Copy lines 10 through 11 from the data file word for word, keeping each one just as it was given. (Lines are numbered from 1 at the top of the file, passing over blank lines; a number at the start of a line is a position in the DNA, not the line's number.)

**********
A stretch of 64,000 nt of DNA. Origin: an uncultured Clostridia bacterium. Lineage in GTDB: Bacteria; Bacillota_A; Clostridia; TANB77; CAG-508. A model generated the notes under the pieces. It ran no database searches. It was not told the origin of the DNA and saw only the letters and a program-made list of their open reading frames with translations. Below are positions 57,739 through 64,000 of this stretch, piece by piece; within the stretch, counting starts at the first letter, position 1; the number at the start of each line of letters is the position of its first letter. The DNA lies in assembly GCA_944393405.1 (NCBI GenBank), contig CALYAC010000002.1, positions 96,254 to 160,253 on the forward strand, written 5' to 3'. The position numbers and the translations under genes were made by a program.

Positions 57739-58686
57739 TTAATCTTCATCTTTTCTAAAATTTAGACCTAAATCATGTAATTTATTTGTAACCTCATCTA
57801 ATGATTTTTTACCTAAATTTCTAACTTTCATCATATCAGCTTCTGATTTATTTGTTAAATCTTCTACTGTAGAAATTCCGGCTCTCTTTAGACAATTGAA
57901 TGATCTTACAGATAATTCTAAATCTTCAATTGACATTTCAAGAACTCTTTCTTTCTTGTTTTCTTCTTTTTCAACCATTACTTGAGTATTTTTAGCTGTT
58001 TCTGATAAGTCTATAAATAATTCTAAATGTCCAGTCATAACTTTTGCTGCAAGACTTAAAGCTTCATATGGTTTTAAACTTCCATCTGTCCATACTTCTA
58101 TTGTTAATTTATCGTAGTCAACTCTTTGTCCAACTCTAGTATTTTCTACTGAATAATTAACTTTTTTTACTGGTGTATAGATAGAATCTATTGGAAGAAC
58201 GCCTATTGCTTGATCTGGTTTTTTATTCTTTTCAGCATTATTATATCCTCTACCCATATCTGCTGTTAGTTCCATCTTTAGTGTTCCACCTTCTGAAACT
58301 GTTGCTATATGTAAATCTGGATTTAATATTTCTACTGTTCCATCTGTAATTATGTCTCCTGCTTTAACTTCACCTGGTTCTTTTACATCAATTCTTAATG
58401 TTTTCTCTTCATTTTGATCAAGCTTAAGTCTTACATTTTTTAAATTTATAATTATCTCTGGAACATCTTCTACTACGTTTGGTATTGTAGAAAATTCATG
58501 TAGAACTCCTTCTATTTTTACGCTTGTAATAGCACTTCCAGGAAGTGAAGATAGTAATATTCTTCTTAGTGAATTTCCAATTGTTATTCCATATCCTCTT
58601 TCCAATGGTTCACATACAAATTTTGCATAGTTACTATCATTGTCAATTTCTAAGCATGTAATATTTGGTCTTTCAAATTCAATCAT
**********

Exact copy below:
58401 TTTTCTCTTCATTTTGATCAAGCTTAAGTCTTACATTTTTTAAATTTATAATTATCTCTGGAACATCTTCTACTACGTTTGGTATTGTAGAAAATTCATG
58501 TAGAACTCCTTCTATTTTTACGCTTGTAATAGCACTTCCAGGAAGTGAAGATAGTAATATTCTTCTTAGTGAATTTCCAATTGTTATTCCATATCCTCTT